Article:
The drop-off has been dramatic since 2000. With the continued increase in smart-mobile devices and tablets, the PC has taken a back seat, and it does not seem to be slowing. If anything the trend is speeding up.

As clearly noted in this recent article, Intel is faced with huge issues in this area:

Since 2000, Intel has done just about everything right in its core business, maintaining its dominance of the market for PC microprocessors and putting substantial distance between itself and competitors in the market for server chips. And yet the company finds itself in a very tough position: computers are going mobile, and Intel's share of the microprocessor market is falling off a cliff.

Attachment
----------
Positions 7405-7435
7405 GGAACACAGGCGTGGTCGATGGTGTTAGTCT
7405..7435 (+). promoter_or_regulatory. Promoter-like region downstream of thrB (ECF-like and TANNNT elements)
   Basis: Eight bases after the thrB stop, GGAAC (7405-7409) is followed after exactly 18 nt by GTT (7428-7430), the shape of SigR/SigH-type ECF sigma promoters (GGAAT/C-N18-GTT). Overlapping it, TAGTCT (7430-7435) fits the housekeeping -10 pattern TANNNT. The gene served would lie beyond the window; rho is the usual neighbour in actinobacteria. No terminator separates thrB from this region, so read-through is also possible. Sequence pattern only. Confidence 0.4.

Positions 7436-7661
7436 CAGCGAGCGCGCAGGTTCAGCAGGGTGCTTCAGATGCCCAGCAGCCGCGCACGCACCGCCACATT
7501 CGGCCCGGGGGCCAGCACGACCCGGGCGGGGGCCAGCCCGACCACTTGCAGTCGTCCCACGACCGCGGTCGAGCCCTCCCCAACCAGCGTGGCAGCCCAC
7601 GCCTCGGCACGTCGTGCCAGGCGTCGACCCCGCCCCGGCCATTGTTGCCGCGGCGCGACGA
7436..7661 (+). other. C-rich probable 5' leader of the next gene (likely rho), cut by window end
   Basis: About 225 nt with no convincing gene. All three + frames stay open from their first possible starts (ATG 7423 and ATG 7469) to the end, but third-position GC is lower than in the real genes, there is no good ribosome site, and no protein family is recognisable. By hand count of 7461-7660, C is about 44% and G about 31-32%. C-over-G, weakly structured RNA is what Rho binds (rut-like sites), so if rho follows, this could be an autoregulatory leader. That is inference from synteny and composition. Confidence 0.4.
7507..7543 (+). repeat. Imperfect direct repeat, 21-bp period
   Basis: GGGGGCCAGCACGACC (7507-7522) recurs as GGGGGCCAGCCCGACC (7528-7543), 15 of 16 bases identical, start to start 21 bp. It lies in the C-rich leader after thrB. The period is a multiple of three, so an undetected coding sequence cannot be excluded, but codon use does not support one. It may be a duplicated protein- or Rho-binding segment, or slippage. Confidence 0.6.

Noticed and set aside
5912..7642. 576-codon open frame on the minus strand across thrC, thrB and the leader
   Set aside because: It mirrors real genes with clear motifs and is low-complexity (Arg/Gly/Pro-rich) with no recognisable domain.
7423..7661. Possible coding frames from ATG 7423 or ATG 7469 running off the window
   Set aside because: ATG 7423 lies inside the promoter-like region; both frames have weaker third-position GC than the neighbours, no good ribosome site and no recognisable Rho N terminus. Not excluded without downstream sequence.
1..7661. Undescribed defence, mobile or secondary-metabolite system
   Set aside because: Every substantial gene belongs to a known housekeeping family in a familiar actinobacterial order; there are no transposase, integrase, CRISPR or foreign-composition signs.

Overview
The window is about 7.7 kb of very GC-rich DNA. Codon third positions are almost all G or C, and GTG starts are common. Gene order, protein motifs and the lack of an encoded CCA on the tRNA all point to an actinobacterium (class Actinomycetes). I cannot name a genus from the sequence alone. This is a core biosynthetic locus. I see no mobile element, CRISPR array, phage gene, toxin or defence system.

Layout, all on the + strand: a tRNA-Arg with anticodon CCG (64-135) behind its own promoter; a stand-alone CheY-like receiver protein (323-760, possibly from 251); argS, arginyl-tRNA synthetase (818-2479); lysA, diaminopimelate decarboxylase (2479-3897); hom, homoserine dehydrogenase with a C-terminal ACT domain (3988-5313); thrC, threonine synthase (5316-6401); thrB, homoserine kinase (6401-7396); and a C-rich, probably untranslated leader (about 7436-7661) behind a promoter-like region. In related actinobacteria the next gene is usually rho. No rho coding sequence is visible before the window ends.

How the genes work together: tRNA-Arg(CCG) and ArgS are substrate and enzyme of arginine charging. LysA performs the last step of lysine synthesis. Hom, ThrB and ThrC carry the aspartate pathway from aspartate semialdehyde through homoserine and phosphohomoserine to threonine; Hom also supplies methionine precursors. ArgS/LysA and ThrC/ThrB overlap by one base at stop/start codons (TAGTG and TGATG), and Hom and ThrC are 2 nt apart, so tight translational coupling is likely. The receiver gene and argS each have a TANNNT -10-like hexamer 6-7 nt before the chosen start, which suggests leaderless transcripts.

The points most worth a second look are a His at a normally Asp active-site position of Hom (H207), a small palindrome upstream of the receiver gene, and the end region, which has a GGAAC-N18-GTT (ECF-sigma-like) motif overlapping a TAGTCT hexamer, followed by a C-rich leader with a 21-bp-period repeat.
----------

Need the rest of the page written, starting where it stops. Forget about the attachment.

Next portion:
The article further notes, that the mobile computing market is still relatively new and the growth is in that sector, not in the PC sector. Intel's decision to enter the market might be too little too late.

The company is finally entering the mobile game, but barely. The Linley Group forecasts that Intel will grab 0.7 percent of mobile processor shipments in 2012. So far it has gotten away with this meager showing because the mobile chip market as a whole remains relatively small-it is forecast to be around $5 billion in 2012, compared to $31 billion for PCs and nearly $10 billion for servers. But as the PC market slows and the popularity of smartphones and tablets continues to balloon globally, Intel will have to adapt or be left behind.

Can Intel play catch up? Absolutely. The question is; how long will it take to significantly increase their market share to replace the rapid fall in revenues and earnings from the PC sector? I just do not know.